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Posted at 12:20 PM ET, 10/28/2012

When Tedx comes to Washington

When a red carpet rests on a relatively empty stage, it’s more than likely a TED is in town. And, on Friday and Saturday, just such a red carpet was laid out on stage at Sidney Harman Hall in Washington, D.C.

The independent, all-volunteer TedxMidAtlantic event returned and featured speakers, both famous for Washington and famous for the world, including former Secretary of State Colin Powell, soprano Charity Sunshine Tillemann-Dick (most often cited to this reporter as attendees’ favorite presenter), State Department senior adviser Alec Ross, Chef Geoff’s founder Geoff Tracy and Carlyle Group co-founder and co-CEO David Rubenstein.

TEDx events are independent, volunteer-organized forums that use the main TED conference format and are allowed to show at least two videos from that larger event.

The audience consisted of entrepreneurs, philanthropists and academics from the U.S. and abroad, although attendees were largely from Washington, D.C., Maryland and Virginia.

Each speaker was called on to say how he or she had exhibited the conference’s main theme: Fearlessness. The Case Foundation served as the event’s lead sponsor. LivingSocial, PBS, Honest Tea and 410 Labs were also partners. LivingSocial chief executive Tim O’Shaughnessy is the son-in-law of Donald E. Graham, chairman and chief executive of The Washington Post Co.

Forty-four people were originally scheduled to speak, but scheduling changed the roster slightly both days. Most notably, one of the conference’s most anticipated speakers, former domestic policy director Melody Barnes, was unable to attend. But the show — or the conference, rather — went on.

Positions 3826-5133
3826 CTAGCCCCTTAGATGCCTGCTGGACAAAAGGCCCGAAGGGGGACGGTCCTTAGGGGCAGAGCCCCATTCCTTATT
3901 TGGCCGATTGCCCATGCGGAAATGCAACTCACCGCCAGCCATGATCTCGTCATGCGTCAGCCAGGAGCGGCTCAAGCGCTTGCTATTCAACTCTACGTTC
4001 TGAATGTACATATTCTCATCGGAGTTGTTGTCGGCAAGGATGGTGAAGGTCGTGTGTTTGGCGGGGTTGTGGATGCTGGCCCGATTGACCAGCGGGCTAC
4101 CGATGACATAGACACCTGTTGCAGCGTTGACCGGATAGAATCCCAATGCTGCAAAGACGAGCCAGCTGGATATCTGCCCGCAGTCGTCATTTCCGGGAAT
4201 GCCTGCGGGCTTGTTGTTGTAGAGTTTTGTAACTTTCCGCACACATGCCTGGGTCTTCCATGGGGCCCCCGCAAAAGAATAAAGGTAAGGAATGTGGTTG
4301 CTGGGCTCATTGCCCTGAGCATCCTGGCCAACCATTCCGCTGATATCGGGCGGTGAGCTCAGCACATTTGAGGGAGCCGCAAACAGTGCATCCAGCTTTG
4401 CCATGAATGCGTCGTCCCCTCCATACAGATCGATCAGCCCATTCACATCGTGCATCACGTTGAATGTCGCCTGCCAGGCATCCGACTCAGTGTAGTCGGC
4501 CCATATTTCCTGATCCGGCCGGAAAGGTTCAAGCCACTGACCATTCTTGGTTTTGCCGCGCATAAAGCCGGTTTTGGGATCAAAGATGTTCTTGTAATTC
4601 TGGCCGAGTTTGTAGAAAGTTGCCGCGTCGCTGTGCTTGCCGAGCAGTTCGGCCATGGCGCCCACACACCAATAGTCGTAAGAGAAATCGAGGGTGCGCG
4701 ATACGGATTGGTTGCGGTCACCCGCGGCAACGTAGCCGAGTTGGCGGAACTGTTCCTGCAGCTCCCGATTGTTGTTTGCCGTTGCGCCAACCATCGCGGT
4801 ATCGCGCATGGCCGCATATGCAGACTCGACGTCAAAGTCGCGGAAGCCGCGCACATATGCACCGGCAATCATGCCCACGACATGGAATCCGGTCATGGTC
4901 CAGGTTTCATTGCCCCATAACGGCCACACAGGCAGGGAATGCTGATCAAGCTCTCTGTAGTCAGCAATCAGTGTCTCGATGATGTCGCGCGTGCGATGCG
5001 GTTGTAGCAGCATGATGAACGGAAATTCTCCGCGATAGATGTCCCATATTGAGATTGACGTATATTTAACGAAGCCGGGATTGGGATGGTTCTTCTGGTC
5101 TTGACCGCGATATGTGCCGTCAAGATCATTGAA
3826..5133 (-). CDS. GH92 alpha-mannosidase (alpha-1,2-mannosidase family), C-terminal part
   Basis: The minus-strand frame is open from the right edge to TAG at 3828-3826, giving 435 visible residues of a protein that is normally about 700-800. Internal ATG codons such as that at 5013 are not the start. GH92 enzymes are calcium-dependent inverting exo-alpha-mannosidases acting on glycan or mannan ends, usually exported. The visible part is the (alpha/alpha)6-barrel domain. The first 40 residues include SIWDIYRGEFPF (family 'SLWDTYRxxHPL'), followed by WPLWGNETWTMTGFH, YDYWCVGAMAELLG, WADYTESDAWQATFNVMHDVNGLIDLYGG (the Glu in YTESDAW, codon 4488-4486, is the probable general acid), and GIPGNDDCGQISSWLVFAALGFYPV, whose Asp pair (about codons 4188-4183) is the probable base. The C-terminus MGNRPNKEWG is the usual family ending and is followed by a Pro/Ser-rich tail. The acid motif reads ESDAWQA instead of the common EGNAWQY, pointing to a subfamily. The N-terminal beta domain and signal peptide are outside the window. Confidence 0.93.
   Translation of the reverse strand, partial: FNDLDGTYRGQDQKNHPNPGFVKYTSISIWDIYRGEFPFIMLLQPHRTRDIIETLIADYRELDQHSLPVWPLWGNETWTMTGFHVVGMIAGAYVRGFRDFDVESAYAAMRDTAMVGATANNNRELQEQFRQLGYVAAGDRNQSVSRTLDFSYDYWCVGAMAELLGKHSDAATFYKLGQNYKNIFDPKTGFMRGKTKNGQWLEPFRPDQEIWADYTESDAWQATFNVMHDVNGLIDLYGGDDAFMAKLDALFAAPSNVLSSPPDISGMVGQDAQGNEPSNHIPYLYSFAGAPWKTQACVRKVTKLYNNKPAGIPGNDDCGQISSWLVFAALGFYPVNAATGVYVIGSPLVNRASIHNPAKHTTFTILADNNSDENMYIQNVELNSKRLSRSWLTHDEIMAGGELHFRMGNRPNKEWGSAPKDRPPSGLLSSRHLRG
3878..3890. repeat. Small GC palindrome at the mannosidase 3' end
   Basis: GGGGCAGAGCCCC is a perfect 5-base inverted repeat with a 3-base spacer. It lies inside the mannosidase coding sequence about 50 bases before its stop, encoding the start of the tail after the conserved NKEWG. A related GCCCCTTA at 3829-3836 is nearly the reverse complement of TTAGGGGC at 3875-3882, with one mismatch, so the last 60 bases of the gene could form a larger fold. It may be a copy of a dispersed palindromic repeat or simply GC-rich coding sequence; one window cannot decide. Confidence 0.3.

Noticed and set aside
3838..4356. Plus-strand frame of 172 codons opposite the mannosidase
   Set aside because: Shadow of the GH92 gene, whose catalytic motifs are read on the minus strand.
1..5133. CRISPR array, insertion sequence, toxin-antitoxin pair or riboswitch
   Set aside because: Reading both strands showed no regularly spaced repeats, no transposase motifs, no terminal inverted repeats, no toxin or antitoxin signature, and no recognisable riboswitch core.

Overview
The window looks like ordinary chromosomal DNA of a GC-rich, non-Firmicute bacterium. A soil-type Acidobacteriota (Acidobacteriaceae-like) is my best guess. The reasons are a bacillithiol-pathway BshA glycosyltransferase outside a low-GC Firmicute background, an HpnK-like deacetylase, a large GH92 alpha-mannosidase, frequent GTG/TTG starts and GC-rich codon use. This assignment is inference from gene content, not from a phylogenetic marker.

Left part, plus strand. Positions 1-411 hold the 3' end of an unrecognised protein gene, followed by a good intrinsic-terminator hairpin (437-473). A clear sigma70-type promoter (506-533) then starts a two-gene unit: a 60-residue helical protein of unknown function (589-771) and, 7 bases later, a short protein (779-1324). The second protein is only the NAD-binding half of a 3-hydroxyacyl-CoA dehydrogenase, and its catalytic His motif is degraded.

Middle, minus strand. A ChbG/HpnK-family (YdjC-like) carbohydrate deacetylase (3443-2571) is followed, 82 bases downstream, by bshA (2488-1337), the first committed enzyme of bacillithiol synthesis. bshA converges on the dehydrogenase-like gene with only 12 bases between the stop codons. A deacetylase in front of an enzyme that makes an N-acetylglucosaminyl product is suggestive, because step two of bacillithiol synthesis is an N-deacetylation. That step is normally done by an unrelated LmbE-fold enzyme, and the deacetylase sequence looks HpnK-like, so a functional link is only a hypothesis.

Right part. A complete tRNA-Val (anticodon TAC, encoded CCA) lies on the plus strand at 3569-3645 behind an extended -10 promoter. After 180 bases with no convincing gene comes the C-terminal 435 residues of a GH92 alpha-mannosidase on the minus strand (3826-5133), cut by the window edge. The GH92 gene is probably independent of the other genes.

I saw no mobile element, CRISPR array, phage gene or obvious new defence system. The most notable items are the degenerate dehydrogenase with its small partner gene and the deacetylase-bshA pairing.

“It ain’t about where you start in life,” said Powell during his remarks early Friday evening, “it’s what you do with life” that determines where you will end up.

It all depends, he continued, on “the gift of a good start.”

Powell was fresh from his recent endorsement of President Obama, which he alluded to briefly before driving home his main point: Children needed structure. The former Joint Chiefs of Staff chairman used his experiences early, middle and late in life as a backdrop for how structure, such as that offered by the military, could help a child succeed.

Eventually, during day two, curiosity, both the rover and the state of being, were touched on with NASA Jet Propulsion Laboratory’s Jordan Evans addressing the former and astrophysicist Mario Livio of the Space Telescope Science Institute addressing the latter.

“They say curiosity is contagious,” said Livio, during his remarks encouraging the audience to foster not only their own curiosity but curiosity in children. “Let’s make it into an epidemic.”

Asked during a backstage interview what he was most curious about, Livio said dark energy and whether extraterrestrial life exists were high on his list, but that, ultimately, he would like most to have a “theory of everything.”

And the Internet, says Livio, isn’t an excuse not to scratch the itch of curiosity — an act that he says produces the same amount of pleasure as sex.

“I think that the Internet can do a lot in terms of satisfying curiosity. But, you have to be a little bit proactive. … Use the tool that you have to actually get the answers,” said Livio. “By all means get that pleasure — as much as you can.”